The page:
Auto - Baled Vehicles

Hoffman on scrap: March ferrous outlook

Written by Philip Hoffman


The news in the West was that a mill in the Rocky Mountain region made a significant reduction in their usual purchase program, while still another small mill in the region also apparently reduced their buying program for February. According to one source, this combination “left tonnage everywhere” and caught many dealers in the Rocky Mountain region and Southwest flat-footed. They were scrambling to sell their tons into Texas, Oklahoma, and other points east. This pushed the otherwise sideways Texas market down by $20 – 25 per gross ton (gt) depending on the grade, according to numerous sources. Settled prices in Texas from one large supplier are $390 gtd HMS, $425 plate and structurals (PNS), and $430 for shred delivered to local mills – a $20 to $25 decline from Jan.

The big question on everyone’s mind is if, or for how long, the Rocky Mountain mill might be impacted by reduced purchase volumes? This affects both the Southwestern/Texas domestic markets and the West Coast export markets. Scrap flows that were going from California eastward can no longer move east due to the overflow of scrap from the Rocky Mountain/Southwest regions filling those homes.

This, in turn, could push Houston tons up river, adding more tons to the river market, further weakening that market. If the reduced buy was caused by a commercial disagreement, as one large supplier indicated, this could cause a longer-term production disruption. However, a mill source stated that the mill was simply making an inventory correction in February due to their oversized inventory in January. All eyes will be on the Rocky Mountain region in March.

On a related note, one large Houston trader quickly pivoted in the second week of February and moved to sell a 45,000-ton cargo to Toscelik at $415 per metric ton (MT) CFR (80/20HMS) Turkey, while another large Houston exporter confirmed a sale to Mexico at $415, $450, and 4455/mt (HMS, PNS, and shredded, respectively).

Subsequent to the above sale at $415, Turkish producers have successfully pushed the bulk US export market down to $393.50 for HMS 85/15 (which translates to $390 for 80/20) and shredded at $410.50 CFR for the latest US Cargo. The Turks point to lower finished steel demand and lower finished steel prices; the average price for rebar in Turkey stands at $610/mt (-$13 since Feb. 1) Ex works and hot-rolled coil (HRC) at $685/mt (-$20 since Feb. 1) Ex works.

“Longs sales are at a standstill,” said one producer, and the Turks are now targeting a price of $375-380 for bulk shipments, while exporters expectations are at the new $390 level. To add fuel to the fire, the Turks expect that the US scrap market will move down in March, and those Turkish mills that have inventory will wait to see how much the US market will move before coming back for more purchases.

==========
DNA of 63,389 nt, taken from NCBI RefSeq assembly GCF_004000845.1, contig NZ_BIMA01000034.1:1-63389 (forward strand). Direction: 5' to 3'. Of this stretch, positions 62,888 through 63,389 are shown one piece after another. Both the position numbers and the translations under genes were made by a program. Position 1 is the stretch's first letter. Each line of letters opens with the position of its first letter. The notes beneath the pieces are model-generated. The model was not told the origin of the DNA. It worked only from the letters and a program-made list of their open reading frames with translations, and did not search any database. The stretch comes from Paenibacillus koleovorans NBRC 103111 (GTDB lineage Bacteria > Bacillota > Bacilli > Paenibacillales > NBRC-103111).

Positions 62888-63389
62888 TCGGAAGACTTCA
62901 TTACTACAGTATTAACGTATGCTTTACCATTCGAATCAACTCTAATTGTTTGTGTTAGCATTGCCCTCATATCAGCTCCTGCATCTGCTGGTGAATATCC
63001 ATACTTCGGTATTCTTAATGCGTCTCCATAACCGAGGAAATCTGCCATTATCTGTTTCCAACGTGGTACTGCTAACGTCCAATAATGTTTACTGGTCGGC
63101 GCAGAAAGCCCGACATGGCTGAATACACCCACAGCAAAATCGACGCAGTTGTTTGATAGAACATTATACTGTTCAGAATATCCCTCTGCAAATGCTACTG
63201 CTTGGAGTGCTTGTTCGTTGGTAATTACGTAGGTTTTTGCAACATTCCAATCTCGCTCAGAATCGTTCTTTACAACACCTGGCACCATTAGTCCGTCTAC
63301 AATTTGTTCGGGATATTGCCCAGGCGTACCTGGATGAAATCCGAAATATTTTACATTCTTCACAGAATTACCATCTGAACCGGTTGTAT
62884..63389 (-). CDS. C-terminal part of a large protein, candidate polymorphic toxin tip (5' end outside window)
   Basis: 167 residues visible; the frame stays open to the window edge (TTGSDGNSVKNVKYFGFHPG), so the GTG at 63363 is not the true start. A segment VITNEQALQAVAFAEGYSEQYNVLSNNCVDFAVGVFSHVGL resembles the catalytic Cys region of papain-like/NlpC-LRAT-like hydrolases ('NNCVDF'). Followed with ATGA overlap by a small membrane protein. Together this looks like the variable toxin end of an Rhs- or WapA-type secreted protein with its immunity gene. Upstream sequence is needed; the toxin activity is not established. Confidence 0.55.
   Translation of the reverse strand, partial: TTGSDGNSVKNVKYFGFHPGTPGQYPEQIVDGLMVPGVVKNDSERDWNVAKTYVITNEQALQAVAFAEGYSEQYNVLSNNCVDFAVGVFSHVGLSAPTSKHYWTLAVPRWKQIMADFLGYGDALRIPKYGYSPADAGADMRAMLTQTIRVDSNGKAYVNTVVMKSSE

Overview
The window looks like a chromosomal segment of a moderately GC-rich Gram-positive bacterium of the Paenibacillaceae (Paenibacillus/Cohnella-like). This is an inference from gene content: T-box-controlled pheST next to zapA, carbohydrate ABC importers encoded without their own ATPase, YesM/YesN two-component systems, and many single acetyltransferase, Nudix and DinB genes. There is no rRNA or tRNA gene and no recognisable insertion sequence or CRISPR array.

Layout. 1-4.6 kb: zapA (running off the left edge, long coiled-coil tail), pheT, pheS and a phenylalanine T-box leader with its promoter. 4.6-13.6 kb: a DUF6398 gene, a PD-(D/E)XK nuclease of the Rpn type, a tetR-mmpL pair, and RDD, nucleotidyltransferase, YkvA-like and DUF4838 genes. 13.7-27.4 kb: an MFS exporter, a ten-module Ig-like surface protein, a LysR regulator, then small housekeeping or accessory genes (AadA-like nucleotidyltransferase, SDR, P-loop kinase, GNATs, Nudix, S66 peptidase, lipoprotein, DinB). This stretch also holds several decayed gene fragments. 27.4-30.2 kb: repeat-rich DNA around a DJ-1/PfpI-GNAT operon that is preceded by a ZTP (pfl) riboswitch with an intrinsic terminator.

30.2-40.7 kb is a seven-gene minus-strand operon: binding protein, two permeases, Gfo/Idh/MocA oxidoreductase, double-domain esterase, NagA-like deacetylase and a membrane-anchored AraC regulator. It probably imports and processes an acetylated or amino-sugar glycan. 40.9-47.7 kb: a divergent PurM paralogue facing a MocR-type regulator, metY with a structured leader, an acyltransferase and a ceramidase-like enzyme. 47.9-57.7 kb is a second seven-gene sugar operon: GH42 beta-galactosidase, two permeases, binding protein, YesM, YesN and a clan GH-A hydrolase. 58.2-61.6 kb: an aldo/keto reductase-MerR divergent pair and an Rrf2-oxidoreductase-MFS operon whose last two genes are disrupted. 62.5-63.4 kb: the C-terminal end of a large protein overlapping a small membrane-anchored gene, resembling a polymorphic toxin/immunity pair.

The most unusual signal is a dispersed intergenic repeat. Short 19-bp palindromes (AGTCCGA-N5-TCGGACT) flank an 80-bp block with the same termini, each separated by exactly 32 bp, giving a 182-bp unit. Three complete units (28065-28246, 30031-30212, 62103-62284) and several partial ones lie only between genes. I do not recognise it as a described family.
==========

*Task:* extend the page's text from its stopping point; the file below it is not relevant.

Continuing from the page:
To note: The drop from the highest sale in early February at $422 to $390 in this last sale looks like a drop of $32 on a CFR basis, but bulk freight rates have also dropped by $7, making it a $25 drop from Feb. 1 on an FOB basis for exporters. The latest news is that a short sea cargo from Bulgaria was made to IDC at $376 CFR for 80/20 HMS. Given the daily drops, look for more US bulk vessel sales into Turkey at $390 CFR (or lower) for HMS 80/20 after the US market comes out next week (March 4 to 8).

In the US Midwest, one mill said they had a small unplanned outage this month that should be repaired by the end of the week, but they projected that they would be back with a smaller buy. Two mills in the Midwest region expect prices to drop heavily on prime $40-50 and shredded and cuts off by $20-30. This seems to be the consensus of the mills in the region.

Buyers in Asia are all also pushing to see how much they can reduce their prices. One bulk sale of 30,000 tons of HMS 80/20 was heard into Vietnam at $390 CFR and sale of containerized HMS was confirmed to be done at $360 into Taiwan. At this point, suppliers of containerized scrap on the US West Coast have capitulated to lower market to Taiwan at $360. They are currently getting “numerous” offers from buyers at the $360 CFR level, which is a $20 drop from the market just two weeks ago.

Coming into March, the export market is down. With mill outages, seasonal reduction of winter inventories, and increased spring scrap flows, it seems that US mills will be able to push the US domestic market down by a hefty amount.

The views, thoughts, and opinions expressed in the content above belong solely to the author and do not necessarily reflect the opinions and beliefs of Scrap Recycling Update or its parent company, CRU Group.

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